That's a good question because even though it was a co-production in Canada's favour I do feel that in terms of how the production feels in the end, there's a sense of NZ through it for sure. It's a real potpourri of accents on screen which gives you a sense of being dropped somewhere between Australia-New Zealand and Montreal. Well, aside from the appearance of local actors like Aaron Jeffery and Edwin Wright, the film's editing, sound design and visual post were all done in NZ with the great team at Curious Films. The idea to make the feature film came to me after I saw the director's short film. So New Zealand's been there from day one but obviously the heart and soul of the film is all down to the three wonderful writer/directors (RKSS). There'd be no film without their vision and their brilliant team behind them. This is a testament of their blood, sweat and tears on board. I do think its a true co-production in every sense of the word. We all feel very bonded over the making of it and none of us can believe that we had three government agencies on board supporting this gonzo movie.

What's Michael Ironside like?

He's just the nicest guy in the room. Always full of great stories. He's worked with so many directors and actors. He doesn't play the Hollywood game. A simple guy at heart. On set he tested the RKSS team sometimes just to see how they'd react I think. They're all his pseudo children now. Getting him was a dream come true. We simply ran into him at a cocktail function at Toronto and pitched him the project.

What kind of currency does being a 'New Zealand film' have at SXSW these days?

I've had four features invited there so I can only speak from subjective experience. I get the sense that there's a lot of goodwill towards New Zealand at the moment at these international festivals and elevated genre films have played a huge part in that. I'm very glad that the NZFC and others see the benefits in supporting these types of projects as in terms of promoting New Zealand they sure get a lot more mileage per buck than our dramas.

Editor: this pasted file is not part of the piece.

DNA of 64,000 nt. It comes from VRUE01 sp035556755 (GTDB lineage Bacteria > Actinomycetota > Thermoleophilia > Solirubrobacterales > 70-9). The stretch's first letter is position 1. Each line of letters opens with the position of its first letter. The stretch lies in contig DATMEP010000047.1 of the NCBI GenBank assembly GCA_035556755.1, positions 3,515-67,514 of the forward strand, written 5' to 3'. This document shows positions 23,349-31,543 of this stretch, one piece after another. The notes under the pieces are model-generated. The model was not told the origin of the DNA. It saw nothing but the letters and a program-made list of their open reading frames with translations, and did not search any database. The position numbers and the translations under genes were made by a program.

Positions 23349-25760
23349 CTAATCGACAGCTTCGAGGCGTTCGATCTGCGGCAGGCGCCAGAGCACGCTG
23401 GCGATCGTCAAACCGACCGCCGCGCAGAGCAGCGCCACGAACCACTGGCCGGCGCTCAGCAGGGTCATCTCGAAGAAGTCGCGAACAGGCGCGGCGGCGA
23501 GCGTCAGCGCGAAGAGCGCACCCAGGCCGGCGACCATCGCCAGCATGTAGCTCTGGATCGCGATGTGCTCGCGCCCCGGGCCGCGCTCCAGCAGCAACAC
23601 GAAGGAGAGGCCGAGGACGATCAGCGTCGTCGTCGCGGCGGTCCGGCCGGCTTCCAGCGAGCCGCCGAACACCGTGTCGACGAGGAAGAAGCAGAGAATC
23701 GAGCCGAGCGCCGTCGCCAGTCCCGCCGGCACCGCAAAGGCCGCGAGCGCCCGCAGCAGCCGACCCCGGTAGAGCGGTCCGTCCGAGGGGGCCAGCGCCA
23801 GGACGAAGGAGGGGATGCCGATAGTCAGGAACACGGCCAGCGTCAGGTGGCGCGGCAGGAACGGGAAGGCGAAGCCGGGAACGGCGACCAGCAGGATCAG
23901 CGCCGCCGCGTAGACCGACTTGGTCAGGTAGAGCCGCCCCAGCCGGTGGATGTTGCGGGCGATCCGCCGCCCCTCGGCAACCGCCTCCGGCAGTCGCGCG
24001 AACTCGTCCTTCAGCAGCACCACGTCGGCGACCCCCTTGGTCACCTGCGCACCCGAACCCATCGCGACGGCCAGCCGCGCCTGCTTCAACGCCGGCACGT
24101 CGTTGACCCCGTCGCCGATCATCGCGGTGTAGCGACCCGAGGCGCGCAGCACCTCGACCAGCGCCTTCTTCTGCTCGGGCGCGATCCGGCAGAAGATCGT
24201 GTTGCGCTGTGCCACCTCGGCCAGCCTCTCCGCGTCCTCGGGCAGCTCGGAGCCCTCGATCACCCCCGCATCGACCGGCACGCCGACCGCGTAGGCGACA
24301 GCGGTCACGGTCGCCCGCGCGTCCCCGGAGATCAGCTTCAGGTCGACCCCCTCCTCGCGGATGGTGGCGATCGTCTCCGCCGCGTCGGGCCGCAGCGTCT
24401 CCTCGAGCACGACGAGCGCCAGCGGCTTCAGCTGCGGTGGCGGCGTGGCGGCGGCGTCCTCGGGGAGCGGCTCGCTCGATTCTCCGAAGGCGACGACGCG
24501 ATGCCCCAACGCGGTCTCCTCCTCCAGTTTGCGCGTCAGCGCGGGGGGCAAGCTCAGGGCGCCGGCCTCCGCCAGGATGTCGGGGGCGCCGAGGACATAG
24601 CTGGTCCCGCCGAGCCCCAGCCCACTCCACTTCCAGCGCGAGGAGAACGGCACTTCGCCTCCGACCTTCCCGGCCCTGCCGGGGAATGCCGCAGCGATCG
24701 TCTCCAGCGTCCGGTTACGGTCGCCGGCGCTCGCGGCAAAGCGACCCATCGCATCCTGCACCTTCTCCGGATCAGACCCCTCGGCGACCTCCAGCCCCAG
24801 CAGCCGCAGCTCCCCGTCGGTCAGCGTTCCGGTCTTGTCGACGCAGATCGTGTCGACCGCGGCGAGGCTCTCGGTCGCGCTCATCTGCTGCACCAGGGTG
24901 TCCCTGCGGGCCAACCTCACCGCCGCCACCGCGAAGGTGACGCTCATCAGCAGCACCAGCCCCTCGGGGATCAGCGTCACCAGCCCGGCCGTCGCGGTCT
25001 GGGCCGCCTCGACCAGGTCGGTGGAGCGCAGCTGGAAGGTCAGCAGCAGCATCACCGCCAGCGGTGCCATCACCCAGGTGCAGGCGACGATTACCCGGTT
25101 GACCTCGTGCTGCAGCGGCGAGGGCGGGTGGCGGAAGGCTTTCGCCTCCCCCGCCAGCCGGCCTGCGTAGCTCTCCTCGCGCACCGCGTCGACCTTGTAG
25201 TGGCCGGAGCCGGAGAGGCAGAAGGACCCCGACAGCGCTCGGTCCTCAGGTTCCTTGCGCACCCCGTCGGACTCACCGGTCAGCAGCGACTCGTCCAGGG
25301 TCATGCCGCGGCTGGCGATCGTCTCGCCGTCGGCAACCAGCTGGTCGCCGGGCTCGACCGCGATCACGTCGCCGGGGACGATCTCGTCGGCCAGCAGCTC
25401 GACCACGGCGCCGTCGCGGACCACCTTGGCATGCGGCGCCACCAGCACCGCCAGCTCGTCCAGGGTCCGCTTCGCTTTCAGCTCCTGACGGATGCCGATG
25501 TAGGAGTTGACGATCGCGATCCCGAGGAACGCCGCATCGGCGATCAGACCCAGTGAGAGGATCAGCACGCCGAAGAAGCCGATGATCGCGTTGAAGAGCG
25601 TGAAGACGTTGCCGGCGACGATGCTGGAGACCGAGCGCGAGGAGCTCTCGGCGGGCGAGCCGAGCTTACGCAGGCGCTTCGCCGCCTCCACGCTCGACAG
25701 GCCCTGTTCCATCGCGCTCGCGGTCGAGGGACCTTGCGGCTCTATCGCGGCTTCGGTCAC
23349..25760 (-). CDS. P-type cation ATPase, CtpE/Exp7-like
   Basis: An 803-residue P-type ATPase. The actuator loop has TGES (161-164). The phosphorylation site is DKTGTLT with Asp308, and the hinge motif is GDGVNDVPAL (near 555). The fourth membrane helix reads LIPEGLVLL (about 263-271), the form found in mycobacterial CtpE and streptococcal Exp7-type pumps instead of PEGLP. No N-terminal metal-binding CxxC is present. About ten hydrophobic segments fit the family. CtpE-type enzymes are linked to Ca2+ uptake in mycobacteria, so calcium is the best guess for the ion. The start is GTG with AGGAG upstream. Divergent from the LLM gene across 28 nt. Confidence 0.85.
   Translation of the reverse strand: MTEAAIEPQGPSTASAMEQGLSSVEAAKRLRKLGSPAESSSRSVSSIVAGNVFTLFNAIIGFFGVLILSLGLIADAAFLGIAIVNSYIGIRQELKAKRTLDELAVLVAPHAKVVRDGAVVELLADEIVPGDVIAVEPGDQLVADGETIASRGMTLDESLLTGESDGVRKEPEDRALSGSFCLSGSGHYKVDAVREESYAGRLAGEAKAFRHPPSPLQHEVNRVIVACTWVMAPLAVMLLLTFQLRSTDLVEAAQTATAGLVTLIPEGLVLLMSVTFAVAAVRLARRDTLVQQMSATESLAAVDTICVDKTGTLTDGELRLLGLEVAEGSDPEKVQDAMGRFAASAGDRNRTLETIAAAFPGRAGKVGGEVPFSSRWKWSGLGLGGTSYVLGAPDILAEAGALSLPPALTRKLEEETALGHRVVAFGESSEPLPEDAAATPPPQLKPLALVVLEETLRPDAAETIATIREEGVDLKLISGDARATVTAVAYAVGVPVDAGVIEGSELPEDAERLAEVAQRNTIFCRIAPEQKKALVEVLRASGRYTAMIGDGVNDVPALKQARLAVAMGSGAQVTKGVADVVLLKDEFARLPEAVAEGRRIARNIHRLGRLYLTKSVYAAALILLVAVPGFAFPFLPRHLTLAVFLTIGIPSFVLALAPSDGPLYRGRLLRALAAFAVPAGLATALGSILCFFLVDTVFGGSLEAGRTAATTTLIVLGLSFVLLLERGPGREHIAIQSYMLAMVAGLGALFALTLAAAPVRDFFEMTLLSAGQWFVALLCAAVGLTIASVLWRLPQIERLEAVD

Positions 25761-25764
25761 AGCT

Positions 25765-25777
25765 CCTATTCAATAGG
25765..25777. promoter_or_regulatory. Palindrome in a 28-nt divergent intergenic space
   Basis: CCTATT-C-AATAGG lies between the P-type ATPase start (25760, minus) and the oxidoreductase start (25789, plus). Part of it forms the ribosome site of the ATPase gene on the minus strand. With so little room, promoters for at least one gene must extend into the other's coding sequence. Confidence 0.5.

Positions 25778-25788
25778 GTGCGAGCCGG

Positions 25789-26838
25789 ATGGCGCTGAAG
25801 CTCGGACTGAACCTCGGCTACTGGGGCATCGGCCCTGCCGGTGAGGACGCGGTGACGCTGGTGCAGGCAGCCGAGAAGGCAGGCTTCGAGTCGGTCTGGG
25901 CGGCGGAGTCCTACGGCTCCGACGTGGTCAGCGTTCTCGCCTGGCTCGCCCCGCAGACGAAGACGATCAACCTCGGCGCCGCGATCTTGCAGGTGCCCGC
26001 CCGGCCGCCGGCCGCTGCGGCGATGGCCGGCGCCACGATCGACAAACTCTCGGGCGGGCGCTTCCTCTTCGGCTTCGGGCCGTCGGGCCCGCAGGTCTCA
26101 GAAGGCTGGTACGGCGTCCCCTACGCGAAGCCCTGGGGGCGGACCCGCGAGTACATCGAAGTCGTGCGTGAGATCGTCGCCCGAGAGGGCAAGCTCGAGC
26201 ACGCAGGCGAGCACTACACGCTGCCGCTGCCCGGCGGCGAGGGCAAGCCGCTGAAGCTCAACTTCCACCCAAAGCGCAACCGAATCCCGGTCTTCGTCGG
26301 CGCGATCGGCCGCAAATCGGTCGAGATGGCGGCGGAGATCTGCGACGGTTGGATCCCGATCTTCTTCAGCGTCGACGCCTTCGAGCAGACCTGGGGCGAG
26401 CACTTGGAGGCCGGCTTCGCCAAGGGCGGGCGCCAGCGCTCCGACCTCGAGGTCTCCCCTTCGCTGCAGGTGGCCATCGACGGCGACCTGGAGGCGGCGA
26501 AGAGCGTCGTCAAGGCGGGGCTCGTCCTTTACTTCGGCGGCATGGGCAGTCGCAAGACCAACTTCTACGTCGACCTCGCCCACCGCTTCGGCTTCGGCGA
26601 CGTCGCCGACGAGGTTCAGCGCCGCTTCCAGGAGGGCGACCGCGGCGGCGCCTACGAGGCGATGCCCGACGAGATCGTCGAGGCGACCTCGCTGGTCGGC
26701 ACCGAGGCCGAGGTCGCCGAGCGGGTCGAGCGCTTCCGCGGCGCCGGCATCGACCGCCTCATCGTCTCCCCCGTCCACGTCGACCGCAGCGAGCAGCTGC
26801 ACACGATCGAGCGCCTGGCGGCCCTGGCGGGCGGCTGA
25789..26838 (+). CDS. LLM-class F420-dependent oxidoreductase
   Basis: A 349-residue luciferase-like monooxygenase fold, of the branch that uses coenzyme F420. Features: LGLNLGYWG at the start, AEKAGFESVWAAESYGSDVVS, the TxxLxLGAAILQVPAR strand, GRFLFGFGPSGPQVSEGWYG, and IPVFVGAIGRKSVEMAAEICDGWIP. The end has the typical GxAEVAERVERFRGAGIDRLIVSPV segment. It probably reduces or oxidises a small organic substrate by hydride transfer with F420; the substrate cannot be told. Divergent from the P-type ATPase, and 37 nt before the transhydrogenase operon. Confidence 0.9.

Is SXSW the best place to launch indie genre films?

It's not the only place it's just a very good place because the festival attracts a huge number of US buyers and distributors. So if you capture lightning in a bottle with a hot title, it's going to pay off in spades. It's a great fest for any good films - it's also just a brilliant town to hang out in and network. I mean the whole place is one giant party.

Did you catch any other films at SXSW this year that really impressed you?

I saw very few to be honest. Having two films there alongside lots of meetings limited my free time. But I did catch a few gems and I think you'll see them popping up at the NZ Film Festival this year.

What is the distribution status of Turbo Kid and Deathgasm in both New Zealand and the USA?

We'll know much more down the line but I can say things are looking good.

* Amped for Deathgasm or Turbo Kid? Comment below!